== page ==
Does the buyer of an auctioned “vampire hunting kit” know something we don’t?
According to British auction house Hansons: “A mysterious vampire-slaying kit containing objects reputed to ward off the blood-thirsty monsters sparked an international bidding battle – and smashed its auction estimate to smithereens.”
Ok, we’ll, it didn’t sell for millions, which is probably the kind of money we would want to find a way to scrape together if we thought vampires were real.
How much should a vampire hunting kit cost?
On June 30, 2022, the kit was estimated to sell for £2,000-£3,000 ($2,400 – $2,600). But it quickly saw a five-figure price tag after the bidding began. When the hammer dropped, the final bid price was £13,000 ($15,638 and some change by the July 10th exchange rate).
It’s pretty impressive for something to sell for six times its estimated worth. You really have to want to own that particular vampire hunting kit to pay that kind of money.
Why this vampire hunting kit?
Charles Hanson, the owner of Hansons Auctioneers, explained that the odd item inspired headlines around the world and that attention likely pushed up the price. But he was still shocked at the final value.
According to the Hansons website, part of its mystery and allure is the kit’s original owner: “It originally belonged to Lord Hailey, a British peer and former administrator of British India. Whether through fear or fascination, it’s interesting to know a member of the highest aristocratic social order, a man with a place in the House of Lords, acquired this item. It reminds us that the vampire myth affects people from all walks of life. I think the aristocratic connection made this object even more desirable and, perhaps, helped it on its way to a particularly strong result.”
Charles Hanson also added “William Malcolm Hailey, 1st Baron Hailey (1872-1969) was recognised for his intellect. He was educated at Corpus Christi College, Oxford. He was Governor of the Punjab from 1924 to 1928 and Governor of the United Provinces from 1928 to 1934. And yet, amid his illustrious career, he was drawn to this vampire-slaying kit. That’s understandable. These objects are both curious and intriguing.”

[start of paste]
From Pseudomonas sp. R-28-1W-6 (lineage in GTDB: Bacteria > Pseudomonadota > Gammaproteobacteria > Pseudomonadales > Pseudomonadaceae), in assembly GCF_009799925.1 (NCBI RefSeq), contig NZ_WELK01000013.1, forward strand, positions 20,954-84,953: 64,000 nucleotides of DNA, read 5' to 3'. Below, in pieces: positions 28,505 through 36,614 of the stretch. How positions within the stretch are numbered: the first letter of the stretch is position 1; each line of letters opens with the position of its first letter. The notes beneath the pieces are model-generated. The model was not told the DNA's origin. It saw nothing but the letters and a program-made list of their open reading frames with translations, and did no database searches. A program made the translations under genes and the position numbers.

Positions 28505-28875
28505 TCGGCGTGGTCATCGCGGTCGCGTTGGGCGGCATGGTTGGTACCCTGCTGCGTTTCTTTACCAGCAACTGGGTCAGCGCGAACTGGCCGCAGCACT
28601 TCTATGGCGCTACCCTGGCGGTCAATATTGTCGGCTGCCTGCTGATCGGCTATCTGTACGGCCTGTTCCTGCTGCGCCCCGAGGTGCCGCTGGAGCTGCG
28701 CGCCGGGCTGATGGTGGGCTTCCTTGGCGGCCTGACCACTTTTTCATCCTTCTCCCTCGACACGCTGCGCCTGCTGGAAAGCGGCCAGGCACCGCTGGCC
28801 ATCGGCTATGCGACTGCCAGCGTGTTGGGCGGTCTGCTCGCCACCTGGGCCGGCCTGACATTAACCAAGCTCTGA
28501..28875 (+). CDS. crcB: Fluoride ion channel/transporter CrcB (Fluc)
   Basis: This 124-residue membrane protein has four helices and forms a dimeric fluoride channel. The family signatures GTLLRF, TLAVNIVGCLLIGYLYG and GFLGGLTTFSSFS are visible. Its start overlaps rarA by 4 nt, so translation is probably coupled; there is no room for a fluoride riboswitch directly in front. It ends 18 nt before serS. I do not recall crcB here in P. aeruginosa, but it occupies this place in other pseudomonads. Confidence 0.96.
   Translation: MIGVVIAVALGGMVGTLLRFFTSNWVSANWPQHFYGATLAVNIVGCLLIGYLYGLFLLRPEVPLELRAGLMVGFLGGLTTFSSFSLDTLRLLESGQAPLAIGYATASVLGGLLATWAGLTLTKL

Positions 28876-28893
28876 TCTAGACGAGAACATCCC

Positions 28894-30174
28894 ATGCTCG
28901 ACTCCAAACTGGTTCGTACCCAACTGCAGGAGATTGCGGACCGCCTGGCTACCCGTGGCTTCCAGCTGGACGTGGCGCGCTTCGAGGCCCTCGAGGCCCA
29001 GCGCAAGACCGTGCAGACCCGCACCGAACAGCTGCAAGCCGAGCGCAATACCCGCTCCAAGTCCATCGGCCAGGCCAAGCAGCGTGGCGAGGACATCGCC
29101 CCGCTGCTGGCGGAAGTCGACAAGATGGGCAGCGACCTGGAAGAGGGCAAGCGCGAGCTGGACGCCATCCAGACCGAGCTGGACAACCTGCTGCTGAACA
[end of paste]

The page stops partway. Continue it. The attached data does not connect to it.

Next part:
So, what’s in a vampire hunting kit?
The 19th-century kit comes in a lockable box with Lord Hailey’s initials and address. The tools inside include “holy objects to ward off vampires,” including “two brass crucifixes on the lid which act as a sliding secret locking device. Inside are more crucifixes, a matching pair of pistols, brass powder flask, holy water, Gothic Bible, wooden mallet, stake, brass candlesticks, rosary beads and Metropolitan police paperwork from the period.”
Vampires have long been a character in European folklore and two books only made them seem more real – John Polidori’s The Vampyre (1819) and Bram Stoker’s Dracula (1897).
“The task of killing a vampire was extremely serious and historical accounts suggested the need for particular methods and tools. Items of religious significance, such as crucifixes and Bibles, were said to repel these monsters, hence their presence in the kit,” Hanson said.
So, who bought it?
Sadly, we only know the new owner of the kit is from Derbyshire and they did not wish to be named.
The owner said: “I was stunned and delighted by the result. It’s a fascinating item, a conversation piece. I came across it in Southwell, Nottinghamshire, fairly recently. I liked it for its novelty and historical value. Interestingly, Lord Hailey has a memorial tablet in London’s Westminster Abbey which pays warm tribute to him.”
Maybe you will run across them if you walk around at night in Derbyshire – but you probably don’t want to run across someone so well-armed in the forest at night. – WTF fun facts